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EU promotes programmes to help older people stay active in their communities by recognising some of the best initiatives.

A wide variety of programmes across the EU support older people in their desire to keep contributing to society after retirement. They ensure communities continue to benefit from the skills and knowledge they have gained throughout their lives.

The Commission recognises some of the outstanding programmes by giving awards. This year's winners are:

  • Gravity Racer project – Huolin Koulu School, Finland. 12-year-old students and granddad Hannu Gustafsson worked together building a gravity racer car.
  • The Generation Gap, JP/Politiken Hus, Denmark – 4 journalists at Danish newspaper Politiken wrote about ways younger and older generations can work together.
  • The Senior at Work, Cultfiction Oy, Finland – an 18-part reality TV series on public channel Yle TV1 depicting people who decide not to retire.
  • Two Generations Share a House, Typhaine de Penfentenyo, France – through Typhaine’s Ensemble2générations français , students stay in the home of an older person for free or for a small rent, in exchange for help and company.
  • Life-Long Living, Fredericia, Denmark – local social services help elderly people remain independent, focusing on everyday rehabilitation.
  • Managing People of Different Ages, Helsingin kaupunki, Henkilöstökeskus, Finland – promotes an age-diverse workforce by getting everyone involved, through bodies such as sports centres, healthcare providers and occupational services.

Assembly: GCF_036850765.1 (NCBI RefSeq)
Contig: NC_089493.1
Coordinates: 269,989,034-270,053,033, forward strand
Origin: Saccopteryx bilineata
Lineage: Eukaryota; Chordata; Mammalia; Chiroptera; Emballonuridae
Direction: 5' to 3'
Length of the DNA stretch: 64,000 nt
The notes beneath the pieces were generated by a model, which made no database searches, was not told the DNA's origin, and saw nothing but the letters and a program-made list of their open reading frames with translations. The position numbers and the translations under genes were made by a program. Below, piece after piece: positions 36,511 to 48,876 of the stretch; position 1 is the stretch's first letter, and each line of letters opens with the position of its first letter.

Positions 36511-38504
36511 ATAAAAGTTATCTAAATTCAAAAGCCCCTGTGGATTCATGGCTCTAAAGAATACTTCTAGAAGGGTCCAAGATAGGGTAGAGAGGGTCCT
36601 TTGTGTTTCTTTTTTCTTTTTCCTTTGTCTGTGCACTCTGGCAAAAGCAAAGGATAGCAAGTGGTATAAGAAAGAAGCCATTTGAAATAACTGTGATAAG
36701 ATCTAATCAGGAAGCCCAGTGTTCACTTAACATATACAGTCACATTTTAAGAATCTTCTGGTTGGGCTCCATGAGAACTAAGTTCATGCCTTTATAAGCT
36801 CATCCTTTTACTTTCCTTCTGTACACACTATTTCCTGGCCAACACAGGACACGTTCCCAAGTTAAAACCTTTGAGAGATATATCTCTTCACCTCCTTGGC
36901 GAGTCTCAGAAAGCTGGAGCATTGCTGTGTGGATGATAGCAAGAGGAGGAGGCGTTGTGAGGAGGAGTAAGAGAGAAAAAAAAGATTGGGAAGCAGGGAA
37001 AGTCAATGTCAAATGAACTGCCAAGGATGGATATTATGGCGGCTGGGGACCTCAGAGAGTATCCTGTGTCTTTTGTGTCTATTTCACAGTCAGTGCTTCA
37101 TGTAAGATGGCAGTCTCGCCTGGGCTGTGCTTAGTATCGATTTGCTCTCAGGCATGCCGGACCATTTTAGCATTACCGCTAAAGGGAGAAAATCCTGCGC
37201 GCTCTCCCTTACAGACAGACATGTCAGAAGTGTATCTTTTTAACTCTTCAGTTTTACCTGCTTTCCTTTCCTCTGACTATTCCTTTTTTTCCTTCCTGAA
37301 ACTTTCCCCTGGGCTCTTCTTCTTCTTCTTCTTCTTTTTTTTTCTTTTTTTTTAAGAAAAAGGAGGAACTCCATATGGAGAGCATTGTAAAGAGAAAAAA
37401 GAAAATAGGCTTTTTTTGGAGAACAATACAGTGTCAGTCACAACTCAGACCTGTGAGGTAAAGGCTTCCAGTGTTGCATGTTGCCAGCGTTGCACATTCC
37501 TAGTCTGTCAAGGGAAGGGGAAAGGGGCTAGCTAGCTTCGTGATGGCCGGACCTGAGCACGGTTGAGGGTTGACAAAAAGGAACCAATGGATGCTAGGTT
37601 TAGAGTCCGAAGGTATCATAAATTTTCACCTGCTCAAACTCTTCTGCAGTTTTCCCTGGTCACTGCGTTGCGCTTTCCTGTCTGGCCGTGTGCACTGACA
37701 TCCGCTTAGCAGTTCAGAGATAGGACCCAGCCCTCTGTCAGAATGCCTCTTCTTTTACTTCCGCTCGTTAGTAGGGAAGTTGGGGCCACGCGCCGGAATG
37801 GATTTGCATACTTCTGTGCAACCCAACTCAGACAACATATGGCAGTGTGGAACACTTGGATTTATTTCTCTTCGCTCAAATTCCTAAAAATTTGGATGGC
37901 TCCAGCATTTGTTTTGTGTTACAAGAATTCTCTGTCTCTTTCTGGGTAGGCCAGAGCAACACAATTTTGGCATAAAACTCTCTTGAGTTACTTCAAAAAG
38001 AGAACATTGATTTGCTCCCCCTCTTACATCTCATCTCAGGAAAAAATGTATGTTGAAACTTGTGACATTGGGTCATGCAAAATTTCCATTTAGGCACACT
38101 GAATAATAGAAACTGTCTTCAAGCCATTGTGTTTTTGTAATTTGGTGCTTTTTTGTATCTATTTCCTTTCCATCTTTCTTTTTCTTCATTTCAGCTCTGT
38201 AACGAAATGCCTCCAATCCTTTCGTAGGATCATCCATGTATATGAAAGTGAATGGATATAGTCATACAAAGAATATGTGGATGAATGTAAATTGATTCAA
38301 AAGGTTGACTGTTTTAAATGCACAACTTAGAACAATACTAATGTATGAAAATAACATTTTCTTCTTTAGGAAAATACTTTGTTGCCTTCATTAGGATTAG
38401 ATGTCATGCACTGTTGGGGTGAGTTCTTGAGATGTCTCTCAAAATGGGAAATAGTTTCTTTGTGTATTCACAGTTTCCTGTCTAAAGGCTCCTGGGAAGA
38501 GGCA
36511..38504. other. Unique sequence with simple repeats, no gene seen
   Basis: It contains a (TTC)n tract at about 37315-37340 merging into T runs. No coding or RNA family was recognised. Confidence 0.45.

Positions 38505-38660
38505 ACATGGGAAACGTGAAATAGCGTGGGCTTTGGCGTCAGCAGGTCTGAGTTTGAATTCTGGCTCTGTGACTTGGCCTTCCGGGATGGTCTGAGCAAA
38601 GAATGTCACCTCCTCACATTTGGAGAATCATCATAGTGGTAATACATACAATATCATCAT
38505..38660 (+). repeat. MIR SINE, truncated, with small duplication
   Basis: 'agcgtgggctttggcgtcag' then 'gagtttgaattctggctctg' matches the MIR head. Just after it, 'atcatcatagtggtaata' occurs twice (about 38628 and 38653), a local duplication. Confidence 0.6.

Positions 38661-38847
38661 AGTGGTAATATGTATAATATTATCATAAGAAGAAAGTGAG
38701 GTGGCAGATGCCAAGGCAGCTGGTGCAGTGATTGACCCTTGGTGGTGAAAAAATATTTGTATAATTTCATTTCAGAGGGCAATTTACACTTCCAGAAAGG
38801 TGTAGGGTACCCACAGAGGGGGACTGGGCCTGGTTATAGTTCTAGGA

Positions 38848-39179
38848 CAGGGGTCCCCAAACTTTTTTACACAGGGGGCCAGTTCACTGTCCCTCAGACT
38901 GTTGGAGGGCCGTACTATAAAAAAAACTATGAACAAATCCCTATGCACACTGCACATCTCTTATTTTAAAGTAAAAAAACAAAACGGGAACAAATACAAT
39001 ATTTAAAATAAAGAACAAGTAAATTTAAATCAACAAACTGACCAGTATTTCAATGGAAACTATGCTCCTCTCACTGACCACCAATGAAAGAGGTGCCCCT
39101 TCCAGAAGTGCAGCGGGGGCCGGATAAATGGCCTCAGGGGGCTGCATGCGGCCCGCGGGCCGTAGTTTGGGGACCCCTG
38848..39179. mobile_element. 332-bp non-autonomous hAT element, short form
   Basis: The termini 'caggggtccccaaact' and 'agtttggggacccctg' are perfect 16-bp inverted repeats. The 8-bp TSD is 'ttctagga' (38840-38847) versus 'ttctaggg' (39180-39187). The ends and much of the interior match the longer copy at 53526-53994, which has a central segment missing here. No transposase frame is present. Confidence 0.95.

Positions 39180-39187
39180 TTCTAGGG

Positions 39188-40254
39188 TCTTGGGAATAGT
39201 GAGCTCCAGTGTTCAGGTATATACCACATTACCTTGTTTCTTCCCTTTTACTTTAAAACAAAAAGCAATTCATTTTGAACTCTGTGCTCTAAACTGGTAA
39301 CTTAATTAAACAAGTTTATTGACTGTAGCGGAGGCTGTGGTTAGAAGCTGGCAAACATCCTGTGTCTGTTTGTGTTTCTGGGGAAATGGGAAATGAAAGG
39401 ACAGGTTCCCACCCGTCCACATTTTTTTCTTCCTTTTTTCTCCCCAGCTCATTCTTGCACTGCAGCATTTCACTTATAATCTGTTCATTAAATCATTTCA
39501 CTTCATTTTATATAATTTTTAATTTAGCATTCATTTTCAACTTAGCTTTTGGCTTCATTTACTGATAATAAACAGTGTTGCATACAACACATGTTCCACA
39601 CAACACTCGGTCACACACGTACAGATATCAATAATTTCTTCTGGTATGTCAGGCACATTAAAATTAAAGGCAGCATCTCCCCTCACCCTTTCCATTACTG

Bruno Põder of Kersti Skovgaard, Estonia received an individual award recognising his desire to contribute to his society by continuing to work as a surgeon until 80.

Strategy to support active ageing

The age profile of the EU’s population is expected to change dramatically in the coming decades – nearly a third of Europeans will be 65 or over by 2060 .

Population ageing means there will also be fewer people of working age – a shift from having 4 working-age people for every pensioner to having just 2. These demographic changes are expected to have substantial consequences for public finances in the EU – for example on pension systems and the cost of healthcare services.

The Commission created the awards to promote ways to address the challenges of ageing. Active ageing programmes can help older people find new opportunities for employment, participate in society, and live independently for as long as possible.

More on the EU’s approach to ageing

European year for active ageing 2012

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